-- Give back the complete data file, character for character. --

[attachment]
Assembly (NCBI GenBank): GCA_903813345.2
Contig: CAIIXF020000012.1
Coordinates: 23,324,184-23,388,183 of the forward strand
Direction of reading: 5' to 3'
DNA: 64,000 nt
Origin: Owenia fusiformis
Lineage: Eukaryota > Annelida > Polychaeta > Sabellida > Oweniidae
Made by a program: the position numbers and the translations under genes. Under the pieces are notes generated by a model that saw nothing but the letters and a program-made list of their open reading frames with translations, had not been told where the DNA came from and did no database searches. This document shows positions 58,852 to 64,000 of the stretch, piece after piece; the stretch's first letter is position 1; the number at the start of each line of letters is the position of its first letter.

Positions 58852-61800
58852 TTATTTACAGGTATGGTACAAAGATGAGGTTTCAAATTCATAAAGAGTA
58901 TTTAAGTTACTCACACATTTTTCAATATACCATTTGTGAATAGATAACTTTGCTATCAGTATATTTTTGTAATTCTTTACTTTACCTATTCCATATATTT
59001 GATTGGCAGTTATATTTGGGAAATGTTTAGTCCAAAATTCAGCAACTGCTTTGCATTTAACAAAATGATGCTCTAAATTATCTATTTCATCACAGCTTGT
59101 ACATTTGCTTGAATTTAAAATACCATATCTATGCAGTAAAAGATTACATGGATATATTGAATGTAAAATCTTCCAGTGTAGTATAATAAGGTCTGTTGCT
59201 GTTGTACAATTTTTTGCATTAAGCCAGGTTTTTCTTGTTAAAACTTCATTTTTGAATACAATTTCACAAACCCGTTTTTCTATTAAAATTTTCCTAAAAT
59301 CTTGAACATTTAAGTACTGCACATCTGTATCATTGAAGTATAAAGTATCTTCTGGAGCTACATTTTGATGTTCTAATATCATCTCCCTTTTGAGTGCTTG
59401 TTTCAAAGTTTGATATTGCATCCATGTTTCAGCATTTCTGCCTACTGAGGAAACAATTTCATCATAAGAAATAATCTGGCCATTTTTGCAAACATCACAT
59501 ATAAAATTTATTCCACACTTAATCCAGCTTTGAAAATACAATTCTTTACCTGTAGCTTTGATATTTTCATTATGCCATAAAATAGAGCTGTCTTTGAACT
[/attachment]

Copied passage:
Assembly (NCBI GenBank): GCA_903813345.2
Contig: CAIIXF020000012.1
Coordinates: 23,324,184-23,388,183 of the forward strand
Direction of reading: 5' to 3'
DNA: 64,000 nt
Origin: Owenia fusiformis
Lineage: Eukaryota > Annelida > Polychaeta > Sabellida > Oweniidae
Made by a program: the position numbers and the translations under genes. Under the pieces are notes generated by a model that saw nothing but the letters and a program-made list of their open reading frames with translations, had not been told where the DNA came from and did no database searches. This document shows positions 58,852 to 64,000 of the stretch, piece after piece; the stretch's first letter is position 1; the number at the start of each line of letters is the position of its first letter.

Positions 58852-61800
58852 TTATTTACAGGTATGGTACAAAGATGAGGTTTCAAATTCATAAAGAGTA
58901 TTTAAGTTACTCACACATTTTTCAATATACCATTTGTGAATAGATAACTTTGCTATCAGTATATTTTTGTAATTCTTTACTTTACCTATTCCATATATTT
59001 GATTGGCAGTTATATTTGGGAAATGTTTAGTCCAAAATTCAGCAACTGCTTTGCATTTAACAAAATGATGCTCTAAATTATCTATTTCATCACAGCTTGT
59101 ACATTTGCTTGAATTTAAAATACCATATCTATGCAGTAAAAGATTACATGGATATATTGAATGTAAAATCTTCCAGTGTAGTATAATAAGGTCTGTTGCT
59201 GTTGTACAATTTTTTGCATTAAGCCAGGTTTTTCTTGTTAAAACTTCATTTTTGAATACAATTTCACAAACCCGTTTTTCTATTAAAATTTTCCTAAAAT
59301 CTTGAACATTTAAGTACTGCACATCTGTATCATTGAAGTATAAAGTATCTTCTGGAGCTACATTTTGATGTTCTAATATCATCTCCCTTTTGAGTGCTTG
59401 TTTCAAAGTTTGATATTGCATCCATGTTTCAGCATTTCTGCCTACTGAGGAAACAATTTCATCATAAGAAATAATCTGGCCATTTTTGCAAACATCACAT
59501 ATAAAATTTATTCCACACTTAATCCAGCTTTGAAAATACAATTCTTTACCTGTAGCTTTGATATTTTCATTATGCCATAAAATAGAGCTGTCTTTGAACT